Hands Across the Sea Samplers are proud to present to you, a beautiful reversible band sampler from the private collection of Nicola Parkman. Bathya’s sampler has a remarkable history and takes pride of place in Nicola’s collection.
There is so much to delight in her sampler. She used a wide repertoire of stitches of varying intricacy. The variety of stitching techniques in the rows of the sampler are a testament to Bathya’s embroidery skills. Such skills were considered particularly important, not only to the management of the young maker’s future household and family, but they would also have served as evidence of her education and of her parents’ ability to provide her with one.
The stitches include two different versions of reversible cross stitch. One forms a cross on the reverse with a vertical stitch on the left, and the other a four sided stitch on the reverse. Bathya also used double back stitch and diagonal double back stitch. These stitches appear plaited from the front and as two parallel rows of back stitch on the reverse. You might know them as closed herringbone.
Others stitches used were double sided Italian stitch, alternating double back stitch in groups of three, which represents the Trinity, detached buttonhole, French knots, four sided stitch, satin stitch, stem stitch, eyelet, running stitch and Holbein stitch (double running stitch). The alphabet towards the top of the sampler demonstrates her ability to mark household linen. It was common practice to include initials and numbers on household linens so that women could track their household goods when they were laundered.
Bathya’s whitework bands are particularly elegant. Narrow whitework bands were an important part of a stitcher’s repertoire, they were used on collar bands both as an adornment and as stiffening so that the collars would stand proud. On some samplers whitework bands were stitched with linen thread that had been withdrawn from the actual ground.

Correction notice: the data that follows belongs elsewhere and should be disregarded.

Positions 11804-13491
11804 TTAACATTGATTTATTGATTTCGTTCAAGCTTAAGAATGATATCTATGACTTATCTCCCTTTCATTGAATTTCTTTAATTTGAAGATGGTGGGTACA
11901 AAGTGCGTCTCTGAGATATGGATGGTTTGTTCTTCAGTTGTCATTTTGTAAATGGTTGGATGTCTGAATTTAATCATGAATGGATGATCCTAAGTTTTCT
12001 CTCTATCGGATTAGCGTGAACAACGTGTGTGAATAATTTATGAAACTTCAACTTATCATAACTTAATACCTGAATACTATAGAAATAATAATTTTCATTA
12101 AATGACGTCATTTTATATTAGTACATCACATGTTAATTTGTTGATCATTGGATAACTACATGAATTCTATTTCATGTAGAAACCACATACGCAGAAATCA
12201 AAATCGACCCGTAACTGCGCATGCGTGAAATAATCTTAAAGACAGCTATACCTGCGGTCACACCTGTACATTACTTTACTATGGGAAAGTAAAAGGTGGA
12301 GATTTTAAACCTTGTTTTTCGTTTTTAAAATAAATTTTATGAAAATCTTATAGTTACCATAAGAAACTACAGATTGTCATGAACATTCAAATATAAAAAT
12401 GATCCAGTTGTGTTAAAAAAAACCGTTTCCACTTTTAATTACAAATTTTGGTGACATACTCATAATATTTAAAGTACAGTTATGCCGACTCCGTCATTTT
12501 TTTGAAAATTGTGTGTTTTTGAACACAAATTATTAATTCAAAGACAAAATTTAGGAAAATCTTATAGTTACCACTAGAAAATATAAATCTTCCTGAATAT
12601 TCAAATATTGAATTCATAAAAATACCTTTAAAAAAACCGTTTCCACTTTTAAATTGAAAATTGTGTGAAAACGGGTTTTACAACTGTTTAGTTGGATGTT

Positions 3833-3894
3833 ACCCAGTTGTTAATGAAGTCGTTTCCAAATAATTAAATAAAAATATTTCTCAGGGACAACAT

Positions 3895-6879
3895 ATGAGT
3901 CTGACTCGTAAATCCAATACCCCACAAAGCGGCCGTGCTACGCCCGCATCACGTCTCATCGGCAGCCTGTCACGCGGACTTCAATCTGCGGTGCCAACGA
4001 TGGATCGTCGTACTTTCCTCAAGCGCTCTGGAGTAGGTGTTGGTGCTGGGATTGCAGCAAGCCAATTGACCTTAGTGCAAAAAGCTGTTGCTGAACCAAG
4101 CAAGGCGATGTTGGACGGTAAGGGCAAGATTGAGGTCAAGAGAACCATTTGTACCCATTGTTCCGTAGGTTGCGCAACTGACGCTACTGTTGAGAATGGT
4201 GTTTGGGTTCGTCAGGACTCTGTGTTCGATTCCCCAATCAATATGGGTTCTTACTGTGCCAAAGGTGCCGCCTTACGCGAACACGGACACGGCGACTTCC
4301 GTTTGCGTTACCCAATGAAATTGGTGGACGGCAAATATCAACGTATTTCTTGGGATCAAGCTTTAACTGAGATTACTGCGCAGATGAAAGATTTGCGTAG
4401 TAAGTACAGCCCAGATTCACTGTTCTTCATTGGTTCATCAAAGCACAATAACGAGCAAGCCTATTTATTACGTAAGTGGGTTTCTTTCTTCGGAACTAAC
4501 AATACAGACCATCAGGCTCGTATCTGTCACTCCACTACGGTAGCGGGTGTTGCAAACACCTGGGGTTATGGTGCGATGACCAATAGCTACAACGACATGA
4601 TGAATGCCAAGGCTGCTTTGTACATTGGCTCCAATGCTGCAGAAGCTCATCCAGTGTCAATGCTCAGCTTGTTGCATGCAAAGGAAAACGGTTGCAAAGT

Samplers containing whitework, cutwork, and needle lace were attempted after basic skills were already mastered.
Although Bathya is a Hebrew name we believe that she came from a family that supported the Crown due to the motifs Bathya stitched in her sampler. There are numerous acorns. The acorn had a symbolic association with the Royalist cause in the 17th century after Charles II hid in an oak tree when fleeing the Roundheads in 1651.
The sampler features two sunflowers. Charles I was known as the sun king before Louis the XIV of France gained the title. The sun flower follows the sun and it came to signify the Stuart monarchy by Royalist supporters. Sunflowers symbolise adoration, loyalty and longevity. One of the sunflowers on the sampler has no seeds. After studying under magnification every single stitch Bathya made we do not believe that this was an oversight. Bathya was a meticulous needleworker. We wonder if she deliberately left the centre of the one sunflower empty to represent Charles II’s wife Catherine of Braganza who was barren.
If you would like to stitch Bathya’s sampler reversibly there is an extensive online workshop that can be purchased separately HERE.